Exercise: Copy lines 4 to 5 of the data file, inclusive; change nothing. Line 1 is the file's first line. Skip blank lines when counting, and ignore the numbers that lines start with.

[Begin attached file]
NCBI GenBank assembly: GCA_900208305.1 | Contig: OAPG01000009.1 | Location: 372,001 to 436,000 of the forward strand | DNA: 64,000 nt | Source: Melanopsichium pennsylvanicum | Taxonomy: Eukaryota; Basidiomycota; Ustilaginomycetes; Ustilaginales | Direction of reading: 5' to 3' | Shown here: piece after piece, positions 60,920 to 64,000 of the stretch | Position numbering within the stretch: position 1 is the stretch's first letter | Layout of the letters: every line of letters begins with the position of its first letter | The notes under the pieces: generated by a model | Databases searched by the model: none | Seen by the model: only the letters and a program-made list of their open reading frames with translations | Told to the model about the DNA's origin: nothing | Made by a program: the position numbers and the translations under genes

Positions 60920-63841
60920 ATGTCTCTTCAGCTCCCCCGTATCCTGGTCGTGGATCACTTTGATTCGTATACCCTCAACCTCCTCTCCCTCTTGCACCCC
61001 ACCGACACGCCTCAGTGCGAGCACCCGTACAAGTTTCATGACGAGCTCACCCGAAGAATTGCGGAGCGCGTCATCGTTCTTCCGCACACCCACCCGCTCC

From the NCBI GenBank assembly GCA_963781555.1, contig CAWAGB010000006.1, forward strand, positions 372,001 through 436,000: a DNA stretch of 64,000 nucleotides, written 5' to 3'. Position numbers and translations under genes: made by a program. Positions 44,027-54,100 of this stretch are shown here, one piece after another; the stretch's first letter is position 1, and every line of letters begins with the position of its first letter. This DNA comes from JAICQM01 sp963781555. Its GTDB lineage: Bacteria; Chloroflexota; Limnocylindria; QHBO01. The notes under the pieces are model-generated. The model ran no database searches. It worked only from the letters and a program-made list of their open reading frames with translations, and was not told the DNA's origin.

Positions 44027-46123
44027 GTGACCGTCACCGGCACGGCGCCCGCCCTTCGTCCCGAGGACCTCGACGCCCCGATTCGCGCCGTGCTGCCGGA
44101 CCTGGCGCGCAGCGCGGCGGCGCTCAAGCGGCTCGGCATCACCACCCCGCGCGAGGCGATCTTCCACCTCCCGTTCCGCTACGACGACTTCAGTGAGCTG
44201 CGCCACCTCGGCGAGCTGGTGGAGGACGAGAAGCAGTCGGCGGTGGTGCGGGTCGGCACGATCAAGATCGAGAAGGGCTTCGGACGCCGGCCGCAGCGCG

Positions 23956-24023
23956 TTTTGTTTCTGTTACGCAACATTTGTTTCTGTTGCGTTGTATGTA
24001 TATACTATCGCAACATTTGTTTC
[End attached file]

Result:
61001 ACCGACACGCCTCAGTGCGAGCACCCGTACAAGTTTCATGACGAGCTCACCCGAAGAATTGCGGAGCGCGTCATCGTTCTTCCGCACACCCACCCGCTCC

From the NCBI GenBank assembly GCA_963781555.1, contig CAWAGB010000006.1, forward strand, positions 372,001 through 436,000: a DNA stretch of 64,000 nucleotides, written 5' to 3'. Position numbers and translations under genes: made by a program. Positions 44,027-54,100 of this stretch are shown here, one piece after another; the stretch's first letter is position 1, and every line of letters begins with the position of its first letter. This DNA comes from JAICQM01 sp963781555. Its GTDB lineage: Bacteria; Chloroflexota; Limnocylindria; QHBO01. The notes under the pieces are model-generated. The model ran no database searches. It worked only from the letters and a program-made list of their open reading frames with translations, and was not told the DNA's origin.